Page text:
It has happened again.
Yet again a Defendant using a ringless voicemail product to send messages to potential contacts has argued—at the pleadings stage—that such ringless voicemails are not subject to the TCPA because voicemail services are information services under the Communications Act of 1934. And, once again, that curious argument was rejected by a district court lending yet more—potentially unsubstantiated—credibility to the notion that ringless voicemails are, per se, covered by the TCPA.
In Picton v. Greenway Chrysler-Jeep-Dodge, Case No: 6:19-cv-196-Orl-31DCI, 2019 U.S. Dist. LEXIS 103796 (M.D. Fl. June 21, 2019) the Defendant allegedly used a ringless voicemail product to contact consumers. Rather than wait until the Rule 56 stage when a well-supported summary judgment motion defending the propriety of ringless voicemails might have been possible, the Defendant lobbed a pleading challenge at the court. Specifically, the Defendant argued that the case should be dismissed because ringless voicemails are not subject to the TCPA. The argument is one that I have puzzled over for years—that a ringless voicemail is not a “call” under the TCPA because voicemail services are information services and not telecommunications under the Communications Act.
The first white paper I ever read defending ringless voicemails—which I reviewed nearly a decade ago now—made the same argument. At the time I shrugged and asked the not-so-rhetorical question—so what? Text messages have long been considered information services and yet a text message is also plainly a “call” for TCPA purposes. Just because a voicemail provider is deemed to provide an information service doesn’t mean that a message left for a consumer isn’t similarly a “call” for TCPA purposes.
To this date no one has ever connected those dots, and the defendant in Picton came no closer than any others. It presented that same argument to the Court and were greeted with a unsurprising response: so what? As the court puts it: “[T]he issue is not whether voicemail services are subject to common carrier regulations under the Communications Act (or any other act, for that matter). The issue is whether the act of inserting a message into someone’s voicemail box without their permission might run afoul of the TCPA. None of the authority cited by Greenway sheds any light on this question.” This outcome was particularly unsurprising in light of a virtually identical ruling issued a few months back in another case where the Defendant raised the Communications Act challenges at the pleadings stage.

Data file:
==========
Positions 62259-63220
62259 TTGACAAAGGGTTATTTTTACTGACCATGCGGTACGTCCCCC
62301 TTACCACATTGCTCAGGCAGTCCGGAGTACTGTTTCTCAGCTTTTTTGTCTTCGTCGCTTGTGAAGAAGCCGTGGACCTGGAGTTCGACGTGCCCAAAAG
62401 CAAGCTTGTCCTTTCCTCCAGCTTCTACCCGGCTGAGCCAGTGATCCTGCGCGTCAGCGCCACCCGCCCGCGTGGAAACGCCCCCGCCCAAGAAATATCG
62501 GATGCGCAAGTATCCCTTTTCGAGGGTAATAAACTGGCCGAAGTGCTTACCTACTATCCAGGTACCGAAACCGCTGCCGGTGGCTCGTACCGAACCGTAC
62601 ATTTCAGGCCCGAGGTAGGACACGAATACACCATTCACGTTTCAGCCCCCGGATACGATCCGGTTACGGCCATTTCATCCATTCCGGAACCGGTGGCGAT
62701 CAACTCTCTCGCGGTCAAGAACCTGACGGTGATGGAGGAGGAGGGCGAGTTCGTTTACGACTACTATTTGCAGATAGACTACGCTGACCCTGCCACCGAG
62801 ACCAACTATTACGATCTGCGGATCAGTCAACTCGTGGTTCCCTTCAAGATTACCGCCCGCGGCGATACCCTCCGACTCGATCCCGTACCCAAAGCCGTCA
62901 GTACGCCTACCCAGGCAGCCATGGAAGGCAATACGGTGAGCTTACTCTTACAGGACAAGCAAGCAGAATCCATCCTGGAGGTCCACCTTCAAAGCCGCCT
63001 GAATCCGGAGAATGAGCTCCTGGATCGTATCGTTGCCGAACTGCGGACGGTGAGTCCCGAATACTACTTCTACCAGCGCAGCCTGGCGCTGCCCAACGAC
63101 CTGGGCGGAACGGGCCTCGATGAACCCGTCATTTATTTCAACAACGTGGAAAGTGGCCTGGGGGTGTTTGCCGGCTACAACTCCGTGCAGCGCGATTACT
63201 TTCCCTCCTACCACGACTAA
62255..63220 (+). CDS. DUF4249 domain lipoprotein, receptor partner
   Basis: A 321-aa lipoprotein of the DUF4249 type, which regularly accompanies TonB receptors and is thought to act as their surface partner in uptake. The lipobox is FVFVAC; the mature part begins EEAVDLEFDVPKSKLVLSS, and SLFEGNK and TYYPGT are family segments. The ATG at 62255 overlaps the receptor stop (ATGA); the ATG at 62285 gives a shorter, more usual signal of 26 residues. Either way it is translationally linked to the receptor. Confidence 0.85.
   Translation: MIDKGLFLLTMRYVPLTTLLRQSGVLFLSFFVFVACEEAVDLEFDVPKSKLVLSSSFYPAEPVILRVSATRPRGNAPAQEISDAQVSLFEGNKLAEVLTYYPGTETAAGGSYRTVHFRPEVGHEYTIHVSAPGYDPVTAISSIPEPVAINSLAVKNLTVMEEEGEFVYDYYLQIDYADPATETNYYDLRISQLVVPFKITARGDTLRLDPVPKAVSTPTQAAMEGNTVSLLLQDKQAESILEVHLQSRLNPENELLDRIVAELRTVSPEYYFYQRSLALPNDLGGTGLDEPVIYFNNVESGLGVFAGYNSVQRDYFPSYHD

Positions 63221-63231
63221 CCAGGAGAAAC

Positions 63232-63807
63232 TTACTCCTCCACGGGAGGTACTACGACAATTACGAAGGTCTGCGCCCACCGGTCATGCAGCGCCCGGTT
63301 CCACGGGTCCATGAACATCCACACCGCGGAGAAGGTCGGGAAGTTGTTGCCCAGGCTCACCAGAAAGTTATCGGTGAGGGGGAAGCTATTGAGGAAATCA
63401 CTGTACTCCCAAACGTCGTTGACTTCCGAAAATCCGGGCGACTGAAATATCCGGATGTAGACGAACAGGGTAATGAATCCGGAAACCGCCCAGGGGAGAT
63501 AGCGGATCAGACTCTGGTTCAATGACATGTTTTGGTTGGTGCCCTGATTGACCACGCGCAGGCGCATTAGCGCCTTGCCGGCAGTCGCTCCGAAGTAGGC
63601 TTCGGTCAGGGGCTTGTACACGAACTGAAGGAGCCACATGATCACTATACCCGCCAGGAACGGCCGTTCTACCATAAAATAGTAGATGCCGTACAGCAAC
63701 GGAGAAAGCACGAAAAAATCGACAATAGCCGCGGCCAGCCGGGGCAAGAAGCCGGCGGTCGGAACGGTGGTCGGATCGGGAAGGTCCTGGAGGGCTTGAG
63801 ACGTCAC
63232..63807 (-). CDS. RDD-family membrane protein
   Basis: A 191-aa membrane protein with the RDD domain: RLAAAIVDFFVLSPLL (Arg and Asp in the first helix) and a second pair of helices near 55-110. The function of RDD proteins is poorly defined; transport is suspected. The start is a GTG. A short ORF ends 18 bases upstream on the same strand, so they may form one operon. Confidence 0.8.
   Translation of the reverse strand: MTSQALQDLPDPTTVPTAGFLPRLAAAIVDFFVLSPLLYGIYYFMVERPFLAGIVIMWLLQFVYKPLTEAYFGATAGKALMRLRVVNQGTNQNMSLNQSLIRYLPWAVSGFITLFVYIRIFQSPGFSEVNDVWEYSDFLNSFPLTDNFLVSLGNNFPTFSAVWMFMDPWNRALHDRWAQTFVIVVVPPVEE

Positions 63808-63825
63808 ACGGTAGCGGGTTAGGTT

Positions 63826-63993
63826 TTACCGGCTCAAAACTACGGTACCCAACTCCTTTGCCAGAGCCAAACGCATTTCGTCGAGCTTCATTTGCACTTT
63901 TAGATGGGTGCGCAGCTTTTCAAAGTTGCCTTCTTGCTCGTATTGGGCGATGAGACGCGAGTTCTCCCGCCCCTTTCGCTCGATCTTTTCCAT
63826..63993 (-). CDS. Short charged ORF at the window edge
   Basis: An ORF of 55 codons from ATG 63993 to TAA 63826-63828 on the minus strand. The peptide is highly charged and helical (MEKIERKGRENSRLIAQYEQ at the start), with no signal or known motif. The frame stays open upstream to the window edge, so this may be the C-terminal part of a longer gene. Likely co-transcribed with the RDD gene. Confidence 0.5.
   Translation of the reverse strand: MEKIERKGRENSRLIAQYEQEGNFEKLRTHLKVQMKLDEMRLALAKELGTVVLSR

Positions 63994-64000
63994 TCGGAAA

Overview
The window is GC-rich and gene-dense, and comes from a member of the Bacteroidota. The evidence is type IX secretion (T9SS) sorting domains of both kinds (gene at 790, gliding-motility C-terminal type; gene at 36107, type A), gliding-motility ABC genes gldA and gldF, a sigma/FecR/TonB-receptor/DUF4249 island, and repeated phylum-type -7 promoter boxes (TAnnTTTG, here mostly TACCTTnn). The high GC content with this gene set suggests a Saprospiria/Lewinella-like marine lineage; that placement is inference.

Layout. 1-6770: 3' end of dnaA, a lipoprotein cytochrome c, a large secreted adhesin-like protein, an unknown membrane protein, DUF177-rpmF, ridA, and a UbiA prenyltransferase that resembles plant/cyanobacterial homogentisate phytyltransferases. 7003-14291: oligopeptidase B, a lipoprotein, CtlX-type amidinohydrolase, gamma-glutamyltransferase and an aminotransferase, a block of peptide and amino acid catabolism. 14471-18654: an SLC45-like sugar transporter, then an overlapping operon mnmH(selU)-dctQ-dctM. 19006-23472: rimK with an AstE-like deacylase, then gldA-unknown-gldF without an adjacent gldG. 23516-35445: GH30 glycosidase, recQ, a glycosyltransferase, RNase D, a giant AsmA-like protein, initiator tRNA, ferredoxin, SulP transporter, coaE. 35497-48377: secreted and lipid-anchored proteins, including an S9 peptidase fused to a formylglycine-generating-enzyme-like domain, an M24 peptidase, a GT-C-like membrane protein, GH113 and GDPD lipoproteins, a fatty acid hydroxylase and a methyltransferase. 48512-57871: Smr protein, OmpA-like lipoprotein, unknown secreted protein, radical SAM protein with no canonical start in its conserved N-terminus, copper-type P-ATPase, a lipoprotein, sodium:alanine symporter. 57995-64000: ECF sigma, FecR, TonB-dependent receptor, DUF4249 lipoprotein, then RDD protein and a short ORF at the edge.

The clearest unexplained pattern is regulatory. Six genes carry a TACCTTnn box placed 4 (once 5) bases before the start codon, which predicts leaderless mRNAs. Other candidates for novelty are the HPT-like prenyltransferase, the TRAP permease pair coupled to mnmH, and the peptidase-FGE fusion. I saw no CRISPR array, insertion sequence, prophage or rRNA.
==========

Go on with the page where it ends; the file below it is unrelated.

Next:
Now I am not saying this argument is wholly meritless. What I’m saying is that until Defendants connect the dots on this argument, the result is going to be the same. Query: why is it that a message left using an information service cannot be “call” under the TCPA? Is the argument that it would be inconsistent with the statutory scheme? Contrary to chosen policy? Merely pointing out that voicemail service isn’t a telecommunication service just isn’t the same as articulating a compelling reason why the TCPA cannot apply to it, especially considering that the TCPA has long applied to text messages, another form of information service.
For those fighting the ringless voicemail battle—give me a call. I have some ideas. For now, however, those fighting to defend ringless voicemail in TCPA cases just saw their hill get a little bit steeper. Hang in there TCPAWorld.